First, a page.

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The history of water filters to date

by Γιάννης Μπουζάνας

η ιστορία των φίλτρων μέχρι σήμερα

As we all know, water is the only factor that cleanses the human body from useless substances, which means that its quality plays a very big role for humans.

How it all started
Humans' attempt to improve water quality through the use of filters is intertwined with their evolution. The first recorded attempts at water filtration date back to 2,000 BC. The main reason for filtering the water was to improve its taste because, as they believed, the water had to be tasteless, odorless and colorless.

Ιπποκράτης, πατέρας της Ιατρικής

The father of medicine, Hippocrates, conducted several experiments on water purification. The water of the aqueducts at that time was far from the desired degree of purity that he would have liked. So he designed a membrane of cloth, through which passed boiled water.

Centuries later, an invention would significantly influence the evolution of filters - the microscope. The Italian Antonio Porzio was the first to design a multiple filter in 1685 that included sedimentation and sand filtration. In 1746, Parisian scientist Joseph Amy was the first to make filters for home use, using a sponge, charcoal and wool.

The first real move to treat the water of a city occurred in mid-18th century London, using sand filters. In Paisley, Scotland, in 1804, an installation that supplied filtered water from town to town through pipes was completed. The material used for the filters was coal and sand which had to be replaced with new ones every six hours. The pumps, of course, were driven by horses.

At the end of the 19th century, the "revolution" of filtered water began, since people began to use electricity, so water filters began to evolve. Then they started using fast sand filters, improved slow sand filters, as well as chlorine and ozone to disinfect water.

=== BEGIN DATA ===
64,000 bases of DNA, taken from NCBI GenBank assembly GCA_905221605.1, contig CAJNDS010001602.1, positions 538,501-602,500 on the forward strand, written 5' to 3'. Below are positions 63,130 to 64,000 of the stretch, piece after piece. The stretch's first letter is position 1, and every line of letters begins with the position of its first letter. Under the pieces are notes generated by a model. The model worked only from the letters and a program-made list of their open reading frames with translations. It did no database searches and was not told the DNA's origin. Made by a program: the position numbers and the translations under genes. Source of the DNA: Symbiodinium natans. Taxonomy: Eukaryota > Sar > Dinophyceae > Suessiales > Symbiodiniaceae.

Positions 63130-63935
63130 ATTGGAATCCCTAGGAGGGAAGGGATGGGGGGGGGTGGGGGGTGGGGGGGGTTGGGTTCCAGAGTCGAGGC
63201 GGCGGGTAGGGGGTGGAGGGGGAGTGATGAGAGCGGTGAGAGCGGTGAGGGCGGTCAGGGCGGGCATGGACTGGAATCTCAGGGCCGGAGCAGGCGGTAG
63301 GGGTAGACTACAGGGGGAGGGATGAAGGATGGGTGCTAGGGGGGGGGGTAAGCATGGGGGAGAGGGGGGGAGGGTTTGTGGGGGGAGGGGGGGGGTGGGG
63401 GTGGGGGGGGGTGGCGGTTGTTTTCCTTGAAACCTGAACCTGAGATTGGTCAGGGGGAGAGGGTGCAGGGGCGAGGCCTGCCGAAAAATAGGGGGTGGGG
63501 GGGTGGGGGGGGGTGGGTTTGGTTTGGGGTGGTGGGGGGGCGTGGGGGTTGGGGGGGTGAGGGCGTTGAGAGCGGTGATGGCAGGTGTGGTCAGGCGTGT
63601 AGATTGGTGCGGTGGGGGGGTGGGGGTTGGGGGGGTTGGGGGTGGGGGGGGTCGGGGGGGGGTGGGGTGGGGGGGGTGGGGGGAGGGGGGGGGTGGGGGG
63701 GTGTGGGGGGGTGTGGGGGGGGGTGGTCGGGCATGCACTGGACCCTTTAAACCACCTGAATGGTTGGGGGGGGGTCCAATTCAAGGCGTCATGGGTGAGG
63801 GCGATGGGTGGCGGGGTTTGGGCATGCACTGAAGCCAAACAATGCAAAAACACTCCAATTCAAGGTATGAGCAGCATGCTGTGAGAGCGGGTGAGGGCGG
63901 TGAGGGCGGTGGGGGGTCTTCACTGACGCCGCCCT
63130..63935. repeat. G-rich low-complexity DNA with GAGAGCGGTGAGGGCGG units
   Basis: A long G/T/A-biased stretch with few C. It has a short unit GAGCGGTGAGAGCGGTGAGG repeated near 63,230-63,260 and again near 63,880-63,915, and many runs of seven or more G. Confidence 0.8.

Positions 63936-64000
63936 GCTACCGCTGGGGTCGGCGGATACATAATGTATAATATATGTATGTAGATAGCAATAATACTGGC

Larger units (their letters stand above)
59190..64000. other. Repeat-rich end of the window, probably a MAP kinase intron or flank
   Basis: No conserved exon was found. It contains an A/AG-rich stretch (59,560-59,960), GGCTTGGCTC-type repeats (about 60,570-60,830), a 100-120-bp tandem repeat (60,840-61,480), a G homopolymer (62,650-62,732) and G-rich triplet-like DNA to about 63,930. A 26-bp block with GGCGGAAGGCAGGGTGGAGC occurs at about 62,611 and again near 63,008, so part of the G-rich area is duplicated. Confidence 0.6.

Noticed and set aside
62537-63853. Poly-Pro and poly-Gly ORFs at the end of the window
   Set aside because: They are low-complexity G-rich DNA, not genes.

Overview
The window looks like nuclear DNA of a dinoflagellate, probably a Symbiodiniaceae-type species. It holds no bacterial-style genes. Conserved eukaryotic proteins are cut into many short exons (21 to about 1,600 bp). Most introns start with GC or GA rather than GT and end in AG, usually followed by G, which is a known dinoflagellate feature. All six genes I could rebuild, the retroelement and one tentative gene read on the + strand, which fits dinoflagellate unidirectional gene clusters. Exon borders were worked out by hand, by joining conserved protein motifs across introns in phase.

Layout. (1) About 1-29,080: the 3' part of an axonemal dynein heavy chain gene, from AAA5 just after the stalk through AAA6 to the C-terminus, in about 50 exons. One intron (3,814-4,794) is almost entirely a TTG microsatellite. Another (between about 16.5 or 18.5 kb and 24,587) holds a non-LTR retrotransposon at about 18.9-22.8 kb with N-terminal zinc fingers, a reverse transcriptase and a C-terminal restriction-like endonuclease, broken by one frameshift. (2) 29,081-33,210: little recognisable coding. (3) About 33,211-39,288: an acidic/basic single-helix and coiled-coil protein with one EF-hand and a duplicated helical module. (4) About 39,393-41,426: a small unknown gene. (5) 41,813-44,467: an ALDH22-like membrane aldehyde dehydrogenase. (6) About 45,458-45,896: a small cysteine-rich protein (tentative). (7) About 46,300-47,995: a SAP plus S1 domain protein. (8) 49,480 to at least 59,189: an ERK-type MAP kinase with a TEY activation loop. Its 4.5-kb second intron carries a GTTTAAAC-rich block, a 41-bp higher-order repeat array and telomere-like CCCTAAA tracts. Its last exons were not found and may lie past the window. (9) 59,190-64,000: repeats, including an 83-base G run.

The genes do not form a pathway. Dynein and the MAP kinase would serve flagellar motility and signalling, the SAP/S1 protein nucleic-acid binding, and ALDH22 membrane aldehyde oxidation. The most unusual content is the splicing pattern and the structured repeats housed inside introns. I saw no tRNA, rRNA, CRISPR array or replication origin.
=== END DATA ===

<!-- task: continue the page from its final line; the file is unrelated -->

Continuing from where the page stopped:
At the beginning of the 20th century, cases of dysentery, typhoid and cholera declined sharply thanks to the now popular chlorination as a method of disinfecting city water.

The U.S. Environmental Protection Agency (E.P.A) adopted in 1942 the first standards concerning drinking water, while in 1957 it approved for the first time the use of membrane filters.
In 1970, two American engineers, Bill Prior and Jim Kewley, innovated in the development of non-electric, fully automatic water treatment systems and laid the groundwork for the development of modern water filtration systems. Thanks to this technology, automatic commercial and industrial water filtration and softening systems are manufactured today, which can and do filter dozens of tons of water per hour.

>Certification organizations for the efficiency, safety and hygiene of water treatment systems.

The water treatment industry is systematically monitored and controlled. The main and most important organization, which certifies water treatment systems, is the N.S.F. International, which was founded 60 years ago in the USA and it is an independent, non-governmental, non-profit organization, which has a global presence and acceptance for the unique quality of the services it provides. It controls and certifies water filters with various "standards" depending on their performance. The N.S.F. has been designated by the World Health Organization (W.H.O.) as the Center for Cooperation on Safety and Treatment of Drinking Water and is controlled by the US Department of Environmental Protection. The subsidiary of Water Systems Certification is the W.Q.A., which is directly affiliated with the N.S.F. International. Almost all water treatment companies are members of the W.Q.A., for this very reason, displaying the "WQA member" logo on a product does not necessarily mean that it is certified by this organization. The World Health Organization (W.H.O.) as well as the US Department of Environmental Protection (E.P.A.) do not certify water systems.